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Piston coats OpenStack in secret Red Hat–killing sauce

Third major OpenStack release follows snubbing by Linux giant

Next gen security for virtualised datacentres

OpenStack is like fried chicken: everyone kind of knows what its ingredients are, but uses their own oh-so-secret combination of spices to make it palatable.

What made cloud company Piston pique our appetite is that its particular flavor combination recently beat out a serving by rival Red Hat in a taste-test at a major Fortune 100 customer, which led to Red Hat briefly ejecting the company from its upcoming eponymous summit.

Now, Piston has announced the latest distribution of its infrastructure management system, Piston OpenStack 3.0, and claimed in a canned release that it is "The Last OpenStack Product You'll Ever Try."

This distribution features components of stock OpenStack, along with many "proprietary additions," Piston's chief technology officer Joshua McKenty told The Reg. "In order to build Piston OpenStack 3.0 we took a really aggressive stance on automation."

This focus on automation comes from Piston's use of an embedded Linux distribution called "Iocane Micro-OS".

The Micro-OS boots off the network directly into a RAM disk, making any OpenStack upgrade a reboot rather than a patch to disc.

"The big driver was security," McKenty explains. "We boot into RAM – never install to disc."

Iocane Micro-OS supports OpenStack Services, the KVM hypervisor, and Piston's "Moxie Runtime Environment". Moxie makes Piston's OpenStack install more reliable by using some clever techniques (like a distributed consensus voting system implemented via Apache Zookeeper) as a way to assure availability of the system in the case of equipment failure.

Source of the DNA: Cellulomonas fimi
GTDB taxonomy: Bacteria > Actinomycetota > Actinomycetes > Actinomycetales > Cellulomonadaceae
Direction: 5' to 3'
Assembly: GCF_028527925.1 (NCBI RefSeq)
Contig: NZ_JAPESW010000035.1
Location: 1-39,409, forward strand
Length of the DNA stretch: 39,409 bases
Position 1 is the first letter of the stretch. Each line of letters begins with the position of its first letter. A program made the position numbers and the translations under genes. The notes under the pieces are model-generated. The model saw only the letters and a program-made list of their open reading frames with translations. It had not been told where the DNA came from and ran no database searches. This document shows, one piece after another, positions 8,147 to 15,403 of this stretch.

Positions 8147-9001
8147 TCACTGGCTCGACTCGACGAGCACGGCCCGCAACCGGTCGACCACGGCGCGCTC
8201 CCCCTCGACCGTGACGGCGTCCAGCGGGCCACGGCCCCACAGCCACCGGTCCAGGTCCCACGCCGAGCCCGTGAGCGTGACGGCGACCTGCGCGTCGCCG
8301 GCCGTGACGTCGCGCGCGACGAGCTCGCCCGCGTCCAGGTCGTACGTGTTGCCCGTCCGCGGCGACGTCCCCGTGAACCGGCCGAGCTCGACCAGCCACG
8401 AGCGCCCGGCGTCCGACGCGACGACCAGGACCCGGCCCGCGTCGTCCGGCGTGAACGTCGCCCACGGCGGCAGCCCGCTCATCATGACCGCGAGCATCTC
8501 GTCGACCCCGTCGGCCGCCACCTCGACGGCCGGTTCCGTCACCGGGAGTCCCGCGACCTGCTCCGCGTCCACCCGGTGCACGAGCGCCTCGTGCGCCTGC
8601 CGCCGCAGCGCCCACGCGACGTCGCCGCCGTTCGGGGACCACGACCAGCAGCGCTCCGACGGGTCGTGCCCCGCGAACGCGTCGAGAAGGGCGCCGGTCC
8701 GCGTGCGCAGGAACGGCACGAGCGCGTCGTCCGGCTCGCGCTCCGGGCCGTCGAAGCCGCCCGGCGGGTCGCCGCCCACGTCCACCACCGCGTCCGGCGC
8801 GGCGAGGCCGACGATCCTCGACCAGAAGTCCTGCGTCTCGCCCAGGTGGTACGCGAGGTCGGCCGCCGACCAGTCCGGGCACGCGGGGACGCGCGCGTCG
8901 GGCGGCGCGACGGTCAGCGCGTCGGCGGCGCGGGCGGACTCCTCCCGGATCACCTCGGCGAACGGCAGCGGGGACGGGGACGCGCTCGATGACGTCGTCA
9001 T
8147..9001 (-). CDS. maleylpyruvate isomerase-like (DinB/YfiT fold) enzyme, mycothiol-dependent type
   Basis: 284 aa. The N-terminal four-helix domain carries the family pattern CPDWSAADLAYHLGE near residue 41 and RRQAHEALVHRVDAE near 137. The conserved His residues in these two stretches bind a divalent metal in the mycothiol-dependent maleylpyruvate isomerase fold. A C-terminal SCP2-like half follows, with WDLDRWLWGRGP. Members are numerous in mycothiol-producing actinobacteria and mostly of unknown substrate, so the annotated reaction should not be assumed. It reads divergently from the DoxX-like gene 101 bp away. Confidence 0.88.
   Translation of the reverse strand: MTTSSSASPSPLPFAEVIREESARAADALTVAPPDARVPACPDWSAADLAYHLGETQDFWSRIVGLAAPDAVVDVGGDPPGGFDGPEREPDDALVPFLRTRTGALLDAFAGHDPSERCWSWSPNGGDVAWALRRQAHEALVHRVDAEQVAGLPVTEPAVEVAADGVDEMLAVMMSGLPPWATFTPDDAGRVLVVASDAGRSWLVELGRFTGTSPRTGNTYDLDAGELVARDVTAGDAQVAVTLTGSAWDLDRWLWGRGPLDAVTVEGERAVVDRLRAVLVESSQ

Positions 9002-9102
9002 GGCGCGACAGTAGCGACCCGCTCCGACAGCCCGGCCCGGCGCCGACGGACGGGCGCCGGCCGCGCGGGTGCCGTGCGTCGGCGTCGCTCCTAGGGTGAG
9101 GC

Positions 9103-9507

By pairing Moxie with the Micro OS, Piston is able to offer rolling (otherwise known as "hot") upgrades to OpenStack environments, letting individual nodes be updated via in-memory reboots to the OS and Moxie routing around the temporarily inactive gear.

"We can upgrade, in place, your entire OpenStack environment," McKenty old us. "We do this using a state machine to track dependencies and relationships."

These two features separate Piston's approach from that of the rest of the OpenStack distribution slingers, including Mirantis and Metacloud.

Additional features in Piston 3.0 include broad support for software-defined networking plugins, including VMware's NSX, Juniper's Contrail, as well as PLUMgrid, Cluster Management APIs, a redesigned [de-uglified?— Ed.] dashboard, and further configuration options for mixing and matching SSD, SATA, and SAS storage.

Piston 3.0 is available for free for 90 days, and thereafter costs $3500 per server per year (irrespective of core count, so you'd be paying the same price running off of a pizza box full of the latest Xeons as you would running some weedy Atoms), which includes 24/7 support. ®

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